There are many elements of the video of 19-year-old Genesta Garson of Tataskweyak Cree Nation being punched out by a community safety officer in January 2018 while in the Thompson RCMP detachment cell block that are disturbing.
First of all there’s the punch that was delivered to the woman, who was being detained on the suspicion of public intoxication and was required to remove several clothing items, including her bra and her belt, before being placed in a holding cell and being left to sober up. The surveillance video from the RCMP detachment appears to show Garson hitting a community safety officer with her belt or throwing it at him just before he punches her, which caused her to hit her head against a wall, fall to the floor and lose consciousness for 10 seconds, according to medical reports. Although police and other peace officers are granted greater latitude in the use of force during the course of their duties than regular civilians, many people would say that the reaction to Garson’s action isn’t commensurate with the danger she posed and that, rather than an act of self-defence, it appeared to be, instead, one of retaliation.
The next part of the video, which shows a female RCMP officer pulling off Garson’s pants (she was wearing more pants underneath those) and helping the community safety officers drag the woman to a holding cell, where they pushed her down to the floor again when she tried to come out after them before they closed the door, also raises the question of whether they were following their training. Presumably, after using enough force on someone to render them briefly unconscious, the first priority should be to check that they are not seriously injured and, if they are able to move of their own volition, assist them in getting up and then escorting them to the holding cell. Garson did receive medical attention, but not until paramedics arrived about 15 minutes later and then took her to the hospital.
The video also shows the officer who punched Garson re-enacting his swing after she was deposited in the holding cell. If he had any remorse about the incident, it wasn’t visible in his actions at that time.
But perhaps more disturbing than what the video shows is the fact that neither the officer who punched Garson nor his partner, nor the RCMP officer who was assisting them, or any other RCMP employees in the cell block at that time, or the paramedics who treated Garson, ever gave any thought to whether perhaps the City of Thompson, which employs the community safety officers and could be held liable for their actions in court (Garson has filed a lawsuit against the city and the RCMP as well as the individual officers and the attorney general of Canada) should be informed that one of them had punched a person being detained for being intoxicated in the face and injuring them in the process. It is also disturbing that the city didn’t have a process under which it should be notified of its own staff using force on people until it found out about this one, seven months after the fact. It seems like it might have been the type of thing that might have come up during a monthly public safety committee meeting, in which the Thompson RCMP commanding officer usually takes part, or the weekly meetings with the mayor that they take part in too. At the time, however, it appears that some sort of informal don’t ask, don’t tell policy may have been in place.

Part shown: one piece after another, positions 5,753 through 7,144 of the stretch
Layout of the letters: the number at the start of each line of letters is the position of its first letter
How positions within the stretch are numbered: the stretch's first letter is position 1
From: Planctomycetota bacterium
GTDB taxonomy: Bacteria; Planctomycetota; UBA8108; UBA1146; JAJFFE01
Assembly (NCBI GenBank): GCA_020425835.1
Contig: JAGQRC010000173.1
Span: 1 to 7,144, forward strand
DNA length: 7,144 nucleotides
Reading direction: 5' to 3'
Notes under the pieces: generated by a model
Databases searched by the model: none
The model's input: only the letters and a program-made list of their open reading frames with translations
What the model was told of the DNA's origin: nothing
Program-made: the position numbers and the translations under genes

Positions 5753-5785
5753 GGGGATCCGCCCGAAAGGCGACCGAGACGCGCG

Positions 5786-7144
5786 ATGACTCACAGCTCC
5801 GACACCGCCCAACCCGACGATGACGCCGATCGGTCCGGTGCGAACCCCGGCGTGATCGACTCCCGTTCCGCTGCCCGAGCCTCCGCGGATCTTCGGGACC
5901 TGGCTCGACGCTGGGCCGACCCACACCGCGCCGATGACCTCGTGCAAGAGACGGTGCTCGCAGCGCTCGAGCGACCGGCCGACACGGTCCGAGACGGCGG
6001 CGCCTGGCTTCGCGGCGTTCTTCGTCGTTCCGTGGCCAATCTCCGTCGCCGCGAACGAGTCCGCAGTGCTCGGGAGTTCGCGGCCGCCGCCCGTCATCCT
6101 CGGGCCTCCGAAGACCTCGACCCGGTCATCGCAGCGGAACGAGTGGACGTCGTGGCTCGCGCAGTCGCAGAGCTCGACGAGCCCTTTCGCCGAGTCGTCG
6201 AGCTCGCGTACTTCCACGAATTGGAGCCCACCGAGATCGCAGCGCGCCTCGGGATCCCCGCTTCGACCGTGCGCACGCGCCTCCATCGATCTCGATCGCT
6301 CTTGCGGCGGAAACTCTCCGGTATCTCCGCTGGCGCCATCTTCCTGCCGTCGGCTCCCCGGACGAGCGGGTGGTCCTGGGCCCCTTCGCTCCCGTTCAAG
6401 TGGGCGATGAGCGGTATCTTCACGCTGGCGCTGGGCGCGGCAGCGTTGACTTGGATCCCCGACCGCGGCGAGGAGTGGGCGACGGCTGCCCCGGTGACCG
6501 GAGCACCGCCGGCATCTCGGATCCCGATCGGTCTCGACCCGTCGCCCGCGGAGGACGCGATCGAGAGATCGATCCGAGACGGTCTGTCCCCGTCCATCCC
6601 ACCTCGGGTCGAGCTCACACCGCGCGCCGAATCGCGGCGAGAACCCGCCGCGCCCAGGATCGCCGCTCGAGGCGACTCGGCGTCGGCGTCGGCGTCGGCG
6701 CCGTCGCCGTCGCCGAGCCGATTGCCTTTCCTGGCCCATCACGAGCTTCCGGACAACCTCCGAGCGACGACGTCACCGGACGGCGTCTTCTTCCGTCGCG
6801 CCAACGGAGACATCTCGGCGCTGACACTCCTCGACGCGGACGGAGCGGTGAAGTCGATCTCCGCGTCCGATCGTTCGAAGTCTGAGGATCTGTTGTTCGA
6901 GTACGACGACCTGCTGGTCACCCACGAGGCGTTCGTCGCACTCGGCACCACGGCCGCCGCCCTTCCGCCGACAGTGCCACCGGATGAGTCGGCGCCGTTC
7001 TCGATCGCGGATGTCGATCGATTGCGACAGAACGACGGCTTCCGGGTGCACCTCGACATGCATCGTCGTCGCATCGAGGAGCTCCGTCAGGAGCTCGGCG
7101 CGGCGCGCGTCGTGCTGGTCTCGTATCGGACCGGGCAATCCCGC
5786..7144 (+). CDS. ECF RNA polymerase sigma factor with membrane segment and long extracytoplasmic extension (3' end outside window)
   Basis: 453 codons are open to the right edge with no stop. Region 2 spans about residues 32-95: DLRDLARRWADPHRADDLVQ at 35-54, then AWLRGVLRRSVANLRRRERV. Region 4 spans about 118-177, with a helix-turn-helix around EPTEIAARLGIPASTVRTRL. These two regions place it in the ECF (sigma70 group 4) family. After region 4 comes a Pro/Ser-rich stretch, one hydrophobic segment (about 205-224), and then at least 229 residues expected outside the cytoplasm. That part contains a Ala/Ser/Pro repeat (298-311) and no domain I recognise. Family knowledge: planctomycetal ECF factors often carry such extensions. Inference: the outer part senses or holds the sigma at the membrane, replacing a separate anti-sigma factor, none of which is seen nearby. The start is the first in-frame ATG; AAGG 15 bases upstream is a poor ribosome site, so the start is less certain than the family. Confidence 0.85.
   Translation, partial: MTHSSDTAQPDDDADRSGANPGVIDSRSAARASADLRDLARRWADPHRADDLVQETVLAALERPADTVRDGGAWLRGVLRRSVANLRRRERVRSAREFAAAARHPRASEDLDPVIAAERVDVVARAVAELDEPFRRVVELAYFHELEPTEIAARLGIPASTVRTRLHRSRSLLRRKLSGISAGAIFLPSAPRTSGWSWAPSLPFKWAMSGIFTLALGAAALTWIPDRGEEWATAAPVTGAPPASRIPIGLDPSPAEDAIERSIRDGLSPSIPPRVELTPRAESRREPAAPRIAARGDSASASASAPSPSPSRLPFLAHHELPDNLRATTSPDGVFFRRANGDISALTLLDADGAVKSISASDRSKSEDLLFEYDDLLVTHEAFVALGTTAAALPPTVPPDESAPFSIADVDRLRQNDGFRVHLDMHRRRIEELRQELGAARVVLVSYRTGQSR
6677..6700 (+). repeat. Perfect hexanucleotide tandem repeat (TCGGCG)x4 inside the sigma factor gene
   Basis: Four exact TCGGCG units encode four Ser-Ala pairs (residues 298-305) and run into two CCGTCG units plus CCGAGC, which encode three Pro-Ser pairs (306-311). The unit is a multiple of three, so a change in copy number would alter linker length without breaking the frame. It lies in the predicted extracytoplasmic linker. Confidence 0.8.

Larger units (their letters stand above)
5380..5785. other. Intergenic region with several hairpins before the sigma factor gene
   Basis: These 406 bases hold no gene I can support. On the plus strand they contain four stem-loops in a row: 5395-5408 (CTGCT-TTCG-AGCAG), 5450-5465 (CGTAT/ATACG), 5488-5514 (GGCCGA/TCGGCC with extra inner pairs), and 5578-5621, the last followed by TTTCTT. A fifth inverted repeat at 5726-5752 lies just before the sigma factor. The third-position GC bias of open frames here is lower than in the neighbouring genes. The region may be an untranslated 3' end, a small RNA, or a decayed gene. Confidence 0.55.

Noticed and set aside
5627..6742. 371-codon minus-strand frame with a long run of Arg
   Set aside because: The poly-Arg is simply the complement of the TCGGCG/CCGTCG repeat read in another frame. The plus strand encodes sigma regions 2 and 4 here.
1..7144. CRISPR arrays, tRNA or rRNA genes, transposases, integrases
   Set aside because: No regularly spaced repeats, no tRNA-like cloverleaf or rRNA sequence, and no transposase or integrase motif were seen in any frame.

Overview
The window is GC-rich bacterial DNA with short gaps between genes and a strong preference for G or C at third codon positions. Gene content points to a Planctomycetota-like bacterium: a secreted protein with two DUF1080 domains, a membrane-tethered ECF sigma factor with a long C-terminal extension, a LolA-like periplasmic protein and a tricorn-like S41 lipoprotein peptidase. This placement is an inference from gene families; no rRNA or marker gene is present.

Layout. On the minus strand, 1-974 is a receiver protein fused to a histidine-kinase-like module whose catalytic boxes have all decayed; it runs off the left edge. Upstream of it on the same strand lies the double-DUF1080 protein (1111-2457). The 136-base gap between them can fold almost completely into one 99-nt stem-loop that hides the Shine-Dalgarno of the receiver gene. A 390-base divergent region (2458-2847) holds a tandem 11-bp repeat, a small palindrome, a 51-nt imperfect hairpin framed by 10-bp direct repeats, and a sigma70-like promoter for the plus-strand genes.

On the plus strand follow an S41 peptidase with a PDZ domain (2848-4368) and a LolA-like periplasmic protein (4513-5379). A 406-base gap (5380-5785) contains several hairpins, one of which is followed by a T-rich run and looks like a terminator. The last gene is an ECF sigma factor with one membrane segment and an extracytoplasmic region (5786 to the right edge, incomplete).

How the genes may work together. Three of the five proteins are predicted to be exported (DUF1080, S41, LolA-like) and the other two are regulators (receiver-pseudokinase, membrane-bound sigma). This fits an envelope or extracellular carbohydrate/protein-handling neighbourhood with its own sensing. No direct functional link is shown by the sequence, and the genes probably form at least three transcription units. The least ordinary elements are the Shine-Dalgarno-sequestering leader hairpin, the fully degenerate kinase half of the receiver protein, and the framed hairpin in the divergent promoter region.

Whether the treatment Garson received was justified – an RCMP review of the incident did not find reason for charges to be laid against the safety officer who punched Garson – or worthy of a complaint – RCMP officers apparently convinced her to drop a formal complaint against the force after several visits to her home in Split Lake – might depend on who you ask. But greater transparency from both the city and the RCMP, rather than reactive press releases when the incident came to light, nearly three years after occurring, should have been part of their response to it. Then again, had the person at the centre of the incident never decided to file a lawsuit, it might never have come to light. Has anything bad ever resulted from an organization keeping quiet about unflattering and potentially illegal acts by its members and employees before? Ask the Catholic Church, Fox News and Hollywood movie studios, among others.